Gunnar Birkerts, a Latvian-born architect who extended the vocabulary of Modernism using unexpected angular forms, folding planes and ingenious, light-suffused interiors, died on Tuesday at his home in Needham, Mass. He was 92.
E.M.: I create textiles for body and soul; free-spirited sculpted art to wear to wake your body and perceptions. Most are richly colored accessories (wraps, eco-scarves, skinnies, wings, feathers, talismans, and tendrils), both organic in shape and elegant … a kind of sensitive chaos juiced with symbolism and surprise.
There are a mere two races on Duluth’s citywide Primary Election ballot for 2017 — city council at large and school board at large. Voters in District Four, the area highlighted on the map below, can also vote to whittle down the choices for that council seat.
The Iron Range’s first craft beer festival is on tap this Saturday in Virginia. In addition to a craft beer village, the Olcott Fountain Brew Fest will feature food, live music and kids’ activities.
The event is a fundraiser organized by the Olcott Park Fountain Restoration Committee, whose mission is to restore the park’s historic fountain to its former glory.
“It’s the first brew fest north of Duluth. We seem to have a lot of interest from all over the Iron Range, which is awesome,” says Carly Gobats, who curated the event’s brewery and music lineup and serves as the its volunteer coordinator.
Duluthians, while not ones to brag, might quietly pat themselves on the back and take a minute to celebrate the leadership role the city played in building the foundation for the UN Minamata Convention, ratified today.
This undated postcard published by Erickson Post Cards & Souvenirs shows the mighty Vista Queen inside the Duluth Harbor. The text on the back notes “the Vista Fleet can accommodate groups from 20 to 800 on an exiting two-hour tour of Lake Superior and the Duluth-Superior Harbor. Lunch, dinner and moonlight cruses available.”
Clearly the focus on getting every possible keyword into the headline resulted in a typo by the crack Fox 21 reporter, but let’s consider this a happy accident. Bust Buy would be a great name for a discount brassiere shop.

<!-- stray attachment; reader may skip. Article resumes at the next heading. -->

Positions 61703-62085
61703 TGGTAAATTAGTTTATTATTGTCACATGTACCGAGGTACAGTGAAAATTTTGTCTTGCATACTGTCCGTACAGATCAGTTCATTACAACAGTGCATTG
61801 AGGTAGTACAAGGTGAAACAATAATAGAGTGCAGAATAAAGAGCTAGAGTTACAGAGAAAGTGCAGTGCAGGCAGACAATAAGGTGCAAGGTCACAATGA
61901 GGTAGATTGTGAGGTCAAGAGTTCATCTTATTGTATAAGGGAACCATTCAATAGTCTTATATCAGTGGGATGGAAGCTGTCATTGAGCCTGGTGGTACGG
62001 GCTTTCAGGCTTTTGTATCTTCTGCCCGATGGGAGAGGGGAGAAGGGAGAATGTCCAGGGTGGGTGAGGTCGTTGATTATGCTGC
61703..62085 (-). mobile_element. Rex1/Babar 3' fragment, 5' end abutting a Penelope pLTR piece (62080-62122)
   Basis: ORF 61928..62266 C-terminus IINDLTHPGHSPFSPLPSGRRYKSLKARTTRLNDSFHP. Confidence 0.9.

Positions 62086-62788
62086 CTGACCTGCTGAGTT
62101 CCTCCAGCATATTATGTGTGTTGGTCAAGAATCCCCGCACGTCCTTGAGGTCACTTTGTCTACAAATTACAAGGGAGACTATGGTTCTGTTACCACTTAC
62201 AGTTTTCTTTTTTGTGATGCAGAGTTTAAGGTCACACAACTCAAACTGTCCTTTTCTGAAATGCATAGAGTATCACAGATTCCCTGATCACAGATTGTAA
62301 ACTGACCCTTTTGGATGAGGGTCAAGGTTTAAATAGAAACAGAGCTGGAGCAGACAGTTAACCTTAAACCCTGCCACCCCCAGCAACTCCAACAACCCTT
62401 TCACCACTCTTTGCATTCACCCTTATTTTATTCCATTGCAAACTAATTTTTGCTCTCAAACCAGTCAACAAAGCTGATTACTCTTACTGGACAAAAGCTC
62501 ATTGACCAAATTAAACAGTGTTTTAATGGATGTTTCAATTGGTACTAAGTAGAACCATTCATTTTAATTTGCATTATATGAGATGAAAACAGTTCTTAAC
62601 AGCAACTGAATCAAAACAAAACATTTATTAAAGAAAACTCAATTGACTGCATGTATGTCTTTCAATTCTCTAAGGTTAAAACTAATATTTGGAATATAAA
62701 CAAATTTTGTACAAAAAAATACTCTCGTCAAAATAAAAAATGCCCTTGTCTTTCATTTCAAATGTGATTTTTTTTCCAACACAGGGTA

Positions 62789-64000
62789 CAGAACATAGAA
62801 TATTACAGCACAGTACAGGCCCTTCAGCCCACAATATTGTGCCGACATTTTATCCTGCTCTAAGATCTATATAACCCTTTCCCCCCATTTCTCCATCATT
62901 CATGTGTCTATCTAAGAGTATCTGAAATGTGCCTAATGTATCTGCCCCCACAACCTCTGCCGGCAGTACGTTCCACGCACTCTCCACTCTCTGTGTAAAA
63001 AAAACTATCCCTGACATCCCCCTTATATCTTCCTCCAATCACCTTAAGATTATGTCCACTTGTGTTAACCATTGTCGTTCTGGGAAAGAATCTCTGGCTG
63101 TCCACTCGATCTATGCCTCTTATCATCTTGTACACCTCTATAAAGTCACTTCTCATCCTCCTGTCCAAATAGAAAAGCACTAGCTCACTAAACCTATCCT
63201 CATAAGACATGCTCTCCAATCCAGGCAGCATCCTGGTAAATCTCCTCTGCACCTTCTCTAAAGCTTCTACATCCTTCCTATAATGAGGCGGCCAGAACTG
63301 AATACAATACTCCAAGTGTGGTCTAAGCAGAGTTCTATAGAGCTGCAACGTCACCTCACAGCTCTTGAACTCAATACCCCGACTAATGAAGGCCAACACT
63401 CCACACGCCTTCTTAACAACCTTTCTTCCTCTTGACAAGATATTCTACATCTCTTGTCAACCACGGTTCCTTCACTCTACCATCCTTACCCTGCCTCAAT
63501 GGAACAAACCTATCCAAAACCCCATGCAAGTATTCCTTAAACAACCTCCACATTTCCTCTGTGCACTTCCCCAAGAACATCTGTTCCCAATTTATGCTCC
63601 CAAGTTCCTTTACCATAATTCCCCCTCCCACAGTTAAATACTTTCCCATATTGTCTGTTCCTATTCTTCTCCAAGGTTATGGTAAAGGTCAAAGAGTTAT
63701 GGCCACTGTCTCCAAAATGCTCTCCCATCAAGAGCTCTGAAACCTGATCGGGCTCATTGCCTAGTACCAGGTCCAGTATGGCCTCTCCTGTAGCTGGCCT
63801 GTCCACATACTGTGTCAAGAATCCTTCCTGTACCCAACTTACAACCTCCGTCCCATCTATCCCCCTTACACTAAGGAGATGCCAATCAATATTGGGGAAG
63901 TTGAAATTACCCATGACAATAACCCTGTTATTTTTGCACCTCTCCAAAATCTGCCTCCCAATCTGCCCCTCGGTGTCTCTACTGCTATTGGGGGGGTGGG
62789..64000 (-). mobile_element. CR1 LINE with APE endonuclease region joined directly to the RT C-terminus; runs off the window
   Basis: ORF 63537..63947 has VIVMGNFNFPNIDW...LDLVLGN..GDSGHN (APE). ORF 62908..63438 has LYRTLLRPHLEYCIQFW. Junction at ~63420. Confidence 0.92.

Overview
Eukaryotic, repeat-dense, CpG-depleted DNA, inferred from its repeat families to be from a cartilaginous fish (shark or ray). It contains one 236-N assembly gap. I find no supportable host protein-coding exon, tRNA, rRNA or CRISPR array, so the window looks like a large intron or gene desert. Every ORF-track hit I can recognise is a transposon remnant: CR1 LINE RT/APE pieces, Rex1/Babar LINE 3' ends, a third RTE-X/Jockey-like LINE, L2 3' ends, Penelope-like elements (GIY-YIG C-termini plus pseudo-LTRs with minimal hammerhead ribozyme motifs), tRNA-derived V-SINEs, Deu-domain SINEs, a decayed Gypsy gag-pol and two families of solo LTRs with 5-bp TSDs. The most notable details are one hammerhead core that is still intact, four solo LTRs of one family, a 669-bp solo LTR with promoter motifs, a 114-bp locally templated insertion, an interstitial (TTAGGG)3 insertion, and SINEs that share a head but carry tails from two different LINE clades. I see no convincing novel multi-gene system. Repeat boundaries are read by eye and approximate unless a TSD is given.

As the summer winds to a close, we begin to reclaim that popular tourist destination: Canal Park. How well do you know the sculptures in Canal Park and Lake Place Park? Test your art smarts in this quiz (and look for more public art quizzes in the future)!
The next PDD quiz, reviewing August news, will be published on Aug. 27. E-mail question suggestions to Alison Moffat at [email protected]by Aug. 24.
When I moved to Duluth from San Francisco in July 2004, my fiancé Jeremy and I rented a first-floor apartment in a 100-year-old house on Third Street. The elegant flight of stairs inside our foyer was an egress for the upstairs apartment, so we had to keep the door between us unlocked. Jeremy didn’t seem worried; he had been living in Ely, where everyone leaves their keys in the ignition. Turned out our upstairs neighbors were a couple of women who rescued abandoned baby animals and nursed them with eye droppers. I stopped worrying about it, too.
From our back porch we grilled brats, drank Lake Superior Special Ale, and gazed at the brewing company’s namesake. I had never had a porch, a grill, or a view this pretty. As I looked across the blue water I felt my shoulders relax. I felt off the map, like a witness relocated: no one from my past life could find me here unless I wanted them to.
Then one morning in the window of Positively 3rd Street Bakery I saw someone from my past on a poster for the Bayfront Blues Festival: Koko Taylor. Now I was old enough to see her sing. The last time I was not, and that was a long time ago.